"There could be a 'trickle-up' effect from all these young people talking about voting inside their households," she said.
According to the United States Election Project, based at the University of Florida in Gainesville, 43.4 percent of eligible voters between the ages of 18 and 29 cast ballots in 2016 — up from 40.9 percent in 2012.
But that is a smaller percentage than the turnout rates of other age groups. Among those ages 30 to 44, 57 percent voted, and among those over 60, 71.4 percent voted.
Percentages aside, the Pew Research Center found that in raw numbers, members of the millennial and Generation X groups combined have surpassed baby boomers and older Americans as the majority of voters in U.S. presidential elections, casting 69.6 million votes in the 2016 general election out of 137.5 million total.
None of those groups, however, include those who showed up to the marches who are not old enough to vote now but will be by 2020. About 4 million Americans will turn 18 this year.
Julia Ann Caple, 19, a New Hampshire native and sophomore at Ohio Wesleyan University, is among those who will vote for the first time this year. She said she understands that the march is just one step in a long fight.
"Right now, I honestly think it's too early to tell if it's going to be any different," she said. "I'm really, really hoping things will be different ... we have the numbers to really make a difference."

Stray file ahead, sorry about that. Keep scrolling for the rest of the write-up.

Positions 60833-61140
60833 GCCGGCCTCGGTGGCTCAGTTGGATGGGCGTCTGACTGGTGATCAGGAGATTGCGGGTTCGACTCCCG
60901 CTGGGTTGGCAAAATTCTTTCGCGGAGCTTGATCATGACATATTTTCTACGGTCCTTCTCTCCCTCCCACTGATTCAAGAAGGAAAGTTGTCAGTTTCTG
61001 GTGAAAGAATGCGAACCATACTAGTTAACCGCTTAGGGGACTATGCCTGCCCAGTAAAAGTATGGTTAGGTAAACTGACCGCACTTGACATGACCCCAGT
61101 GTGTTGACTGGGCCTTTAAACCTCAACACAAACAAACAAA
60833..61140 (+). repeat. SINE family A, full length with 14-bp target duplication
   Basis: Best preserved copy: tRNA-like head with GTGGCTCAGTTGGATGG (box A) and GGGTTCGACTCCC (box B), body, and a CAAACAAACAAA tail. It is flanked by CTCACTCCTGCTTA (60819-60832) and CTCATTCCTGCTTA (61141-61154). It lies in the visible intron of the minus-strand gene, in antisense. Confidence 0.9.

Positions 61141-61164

The National Rifle Association, meanwhile, has consistently argued that the protests are orchestrated, and it has deployed its own political organization in response.
"Today's protests aren't spontaneous," spokesmen for the organization wrote on their Facebook page on the day of the protests. "Gun-hating billionaires and Hollywood elites are manipulating and exploiting children as part of their plan to DESTROY the Second Amendment and strip us of our right to defend ourselves and our loved ones."
The organization raked in money in the days after the shooting: The Center for Responsive Politics, which tracks money in politics, found that the organization received twice as much money from nearly five times as many donors in the seven days after the Parkland, Florida, high school shooting as it did in the seven days before. After the Feb. 14 rampage, in which 17 people were killed by a former student, the organization's political action committee raised $70,870 through 226 donations, according to the center.
Richard Aborn, who was the chief strategist behind the 1994 Brady Handgun Violence Prevention Act and the 1994 ban on assault weapons, said the Parkland students have managed to ignite a movement partly because of the specificity of what they're asking for and partly because they're doing something that past survivors of mass shootings have not: threatening to throw those who won't consider their point of view out of office.
"If they are able to show that they are able to elect or throw somebody out of office on the guns issue, things will change so quickly you'll be blinded by it," he said. "This is all about showing you have raw political power."
©2018 The Columbus Dispatch (Columbus, Ohio)